Adding radiotherapy to hormone drugs for prostate cancer patients significantly improves survival compared with hormone treatment alone, and the combination could save many lives if it were made standard practice, scientists said Thursday.
In a study of men with prostate cancer -- the second most common form of cancer among men worldwide -- researchers found that 74 percent of those given radiotherapy plus hormone treatment were still alive after seven years.
This compared with 66 percent who got hormone drugs but did not receive radiotherapy, the researchers said.
"The results of this trial are extremely encouraging," said Matthew Sydes, senior scientist at Britain's Medical Research Council's Clinical Trials Unit, which helped conduct the study.
He said the additional side-effects of radiotherapy are "minimal," suggesting doctors could be confident in recommending the combination treatment for their patients.
After lung cancer, prostate cancer is the second most common cancer in men worldwide and kills an estimated 255,000 men a year.
This study, conducted between 1995 and 2005, involved more than 1,200, men mostly from Britain and Canada, who had been diagnosed with locally advanced prostate cancer which had grown outside the surface of the prostate but had not spread further.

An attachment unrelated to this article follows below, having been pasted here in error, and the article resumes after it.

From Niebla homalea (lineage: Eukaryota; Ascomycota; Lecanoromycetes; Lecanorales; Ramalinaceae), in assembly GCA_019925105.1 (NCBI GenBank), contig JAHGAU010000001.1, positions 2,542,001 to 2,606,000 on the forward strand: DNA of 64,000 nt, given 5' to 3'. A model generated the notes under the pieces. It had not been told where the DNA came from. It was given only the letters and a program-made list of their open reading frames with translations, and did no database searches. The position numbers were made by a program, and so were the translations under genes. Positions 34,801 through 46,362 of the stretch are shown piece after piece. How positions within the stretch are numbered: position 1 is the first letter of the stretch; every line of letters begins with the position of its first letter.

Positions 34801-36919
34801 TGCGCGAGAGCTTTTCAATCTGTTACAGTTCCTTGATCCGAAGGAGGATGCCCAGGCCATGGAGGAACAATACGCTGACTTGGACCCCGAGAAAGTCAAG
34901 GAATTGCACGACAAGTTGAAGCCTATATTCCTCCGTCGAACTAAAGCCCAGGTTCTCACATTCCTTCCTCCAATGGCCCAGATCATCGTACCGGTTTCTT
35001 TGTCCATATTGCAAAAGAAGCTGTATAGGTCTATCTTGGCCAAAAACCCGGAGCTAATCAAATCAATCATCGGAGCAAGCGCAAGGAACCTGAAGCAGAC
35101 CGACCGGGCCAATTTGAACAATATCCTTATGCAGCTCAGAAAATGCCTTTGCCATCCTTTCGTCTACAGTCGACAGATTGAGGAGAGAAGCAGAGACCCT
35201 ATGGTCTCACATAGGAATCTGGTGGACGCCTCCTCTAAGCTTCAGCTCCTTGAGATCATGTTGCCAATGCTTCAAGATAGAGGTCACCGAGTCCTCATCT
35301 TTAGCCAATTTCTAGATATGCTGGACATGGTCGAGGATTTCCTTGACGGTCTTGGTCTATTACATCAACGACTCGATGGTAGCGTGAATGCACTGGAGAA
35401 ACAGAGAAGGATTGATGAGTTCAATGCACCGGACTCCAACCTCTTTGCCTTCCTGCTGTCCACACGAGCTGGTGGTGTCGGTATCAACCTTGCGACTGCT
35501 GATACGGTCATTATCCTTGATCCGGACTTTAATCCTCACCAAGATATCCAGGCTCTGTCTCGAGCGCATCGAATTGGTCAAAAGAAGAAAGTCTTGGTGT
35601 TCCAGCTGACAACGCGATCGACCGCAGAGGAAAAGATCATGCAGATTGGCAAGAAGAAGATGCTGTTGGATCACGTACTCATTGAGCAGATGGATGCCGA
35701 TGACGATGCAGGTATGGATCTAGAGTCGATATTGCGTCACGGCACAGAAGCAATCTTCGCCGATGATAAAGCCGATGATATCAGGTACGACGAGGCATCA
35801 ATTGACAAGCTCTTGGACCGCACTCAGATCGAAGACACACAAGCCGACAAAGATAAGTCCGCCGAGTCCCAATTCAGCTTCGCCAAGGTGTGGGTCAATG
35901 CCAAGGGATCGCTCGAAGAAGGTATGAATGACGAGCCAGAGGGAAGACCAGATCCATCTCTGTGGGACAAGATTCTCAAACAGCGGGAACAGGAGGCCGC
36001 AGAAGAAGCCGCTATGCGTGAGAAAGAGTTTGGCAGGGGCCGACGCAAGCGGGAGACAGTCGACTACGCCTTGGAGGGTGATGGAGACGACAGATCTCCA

Half the men were treated with hormone drugs called androgen deprivation therapy, a standard form of treatment in this type of cancer, and the rest were treated with the same hormone therapy plus a course of radiotherapy.
The results were published in the Lancet medical journal.
"The trial has shown that radiotherapy is extremely worthwhile for patients with prostate cancer that is locally advanced," said Malcolm Mason from Cardiff University, who worked on the study with the trial's lead researcher, Padraig Warde of Toronto's University Health Network.
"The next stage will be to ensure that the results...are implemented into treatment recommendations as quickly as possible."